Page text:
It has to be pointed out that the private sector entrepreneurs have invested so much money on tea bag machines of various types demanded by various markets, for instance, single chamber, double chamber, with or without string and tag, envelope sachets, pyramid type, tangle type, pot bags and the like. If the manufacturers are starved of the imports for their production they will suffer from running at under capacity. Business prudence would show them that it is profitable for them to shift their operations elsewhere!

Out of about 142 countries where Ceylon tea is exported, at least 100 are importing multi origin teas from Sri Lanka. This started from 1981. Sri Lanka is leading among the exporters of pre packed tea. If we are to retain our place in the market with the expertise gained over the years in supplying the world with the diversified product range, it is imperative that we continue with this trend.

On the other hand in case the import for re-export scheme is to be stopped there can be a serious unemployment problem arising leading to social problems. These entrepreneurs engaged in this business can shift their operations to places like Jebel Ali where they can continue with their work without any hindrance. At least 10% of our tea is bought by one buyer for a blending operation! This is a substantial slice of our exports and if we loose this operation by his deciding to shift the operation elsewhere it would have disastrous results.

Let us consider the options for us. An import duty on teas for re-export can be an option. But the immediate result would be that the competitive advantage that we enjoy in the market would be lost. No other country which competes with us charges duties on this category of imports for blending and re-export. Our cost of production is the highest in the region and therefore adding another cost would mean that we will kill the goose that lays the golden egg!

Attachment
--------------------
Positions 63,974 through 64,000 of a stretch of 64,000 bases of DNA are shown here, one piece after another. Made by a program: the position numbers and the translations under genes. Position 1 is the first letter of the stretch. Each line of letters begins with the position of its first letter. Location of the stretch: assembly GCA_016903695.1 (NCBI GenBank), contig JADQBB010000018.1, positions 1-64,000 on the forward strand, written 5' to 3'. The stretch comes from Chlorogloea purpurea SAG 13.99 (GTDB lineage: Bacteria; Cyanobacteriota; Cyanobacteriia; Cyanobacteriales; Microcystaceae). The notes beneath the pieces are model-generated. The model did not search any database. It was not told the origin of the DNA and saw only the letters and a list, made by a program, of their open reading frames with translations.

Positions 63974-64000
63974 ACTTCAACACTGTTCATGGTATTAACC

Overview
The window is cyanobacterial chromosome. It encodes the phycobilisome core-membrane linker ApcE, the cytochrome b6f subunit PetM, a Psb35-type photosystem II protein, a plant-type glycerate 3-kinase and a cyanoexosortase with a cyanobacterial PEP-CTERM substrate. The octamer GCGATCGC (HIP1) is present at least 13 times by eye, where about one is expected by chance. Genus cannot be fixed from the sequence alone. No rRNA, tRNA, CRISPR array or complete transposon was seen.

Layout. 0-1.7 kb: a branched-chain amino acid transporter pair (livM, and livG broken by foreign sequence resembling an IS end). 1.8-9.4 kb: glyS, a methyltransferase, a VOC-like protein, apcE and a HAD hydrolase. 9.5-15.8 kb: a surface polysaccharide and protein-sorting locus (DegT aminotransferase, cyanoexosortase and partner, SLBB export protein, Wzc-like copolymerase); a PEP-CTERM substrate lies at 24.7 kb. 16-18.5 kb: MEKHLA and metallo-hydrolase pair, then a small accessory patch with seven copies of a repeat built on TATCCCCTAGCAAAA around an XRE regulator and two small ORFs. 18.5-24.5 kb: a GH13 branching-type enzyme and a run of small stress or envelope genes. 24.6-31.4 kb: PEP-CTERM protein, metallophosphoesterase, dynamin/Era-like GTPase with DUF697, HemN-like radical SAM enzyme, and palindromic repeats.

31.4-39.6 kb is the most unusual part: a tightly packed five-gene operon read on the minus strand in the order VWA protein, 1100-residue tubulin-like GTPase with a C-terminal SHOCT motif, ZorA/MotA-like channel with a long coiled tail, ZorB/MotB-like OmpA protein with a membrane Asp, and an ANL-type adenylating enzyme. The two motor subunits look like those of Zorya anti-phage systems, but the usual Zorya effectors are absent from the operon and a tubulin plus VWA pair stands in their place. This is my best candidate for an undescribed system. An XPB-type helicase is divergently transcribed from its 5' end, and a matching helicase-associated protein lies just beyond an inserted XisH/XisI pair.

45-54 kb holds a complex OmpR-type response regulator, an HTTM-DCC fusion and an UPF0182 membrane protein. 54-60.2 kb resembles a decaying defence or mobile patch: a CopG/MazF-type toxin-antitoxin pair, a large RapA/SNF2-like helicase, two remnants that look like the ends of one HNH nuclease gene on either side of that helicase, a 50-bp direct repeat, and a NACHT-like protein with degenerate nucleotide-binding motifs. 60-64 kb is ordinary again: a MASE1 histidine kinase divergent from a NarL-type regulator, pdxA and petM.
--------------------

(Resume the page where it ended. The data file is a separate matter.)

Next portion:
There is the possibility of specifying a minimum percentage of local tea going into the blend. But the blend is to be determined by the taste preferred by the consumer. The producer is obliged to give the consumer what he wants and not the other way about. A certain amount of control can of course be perhaps maintained by specifying a percentage of value addition in the blend exported.
As at present the SLTB monitors the Bank Guarantee system under which tea is allowed to be imported for re-export. The total quantity of imported tea has to be exported for the guarantee to be released. Minimum quality standards have got to be proven and MRL certificates have to be submitted with the samples for approval to be granted.

Once the consignment arrives samples will be drawn and matched with the samples in deposit before clearance is given for landing. The Customs Department has devised a separate HS code for imported teas for better monitoring purposes. These are some of the important precautions taken against possible misuse of the system.

What is required is therefore a tighter monitoring system to eliminate abuses and malpractices rather than to stop imports for blending purposes altogether as that would amount to throwing the baby with the bath!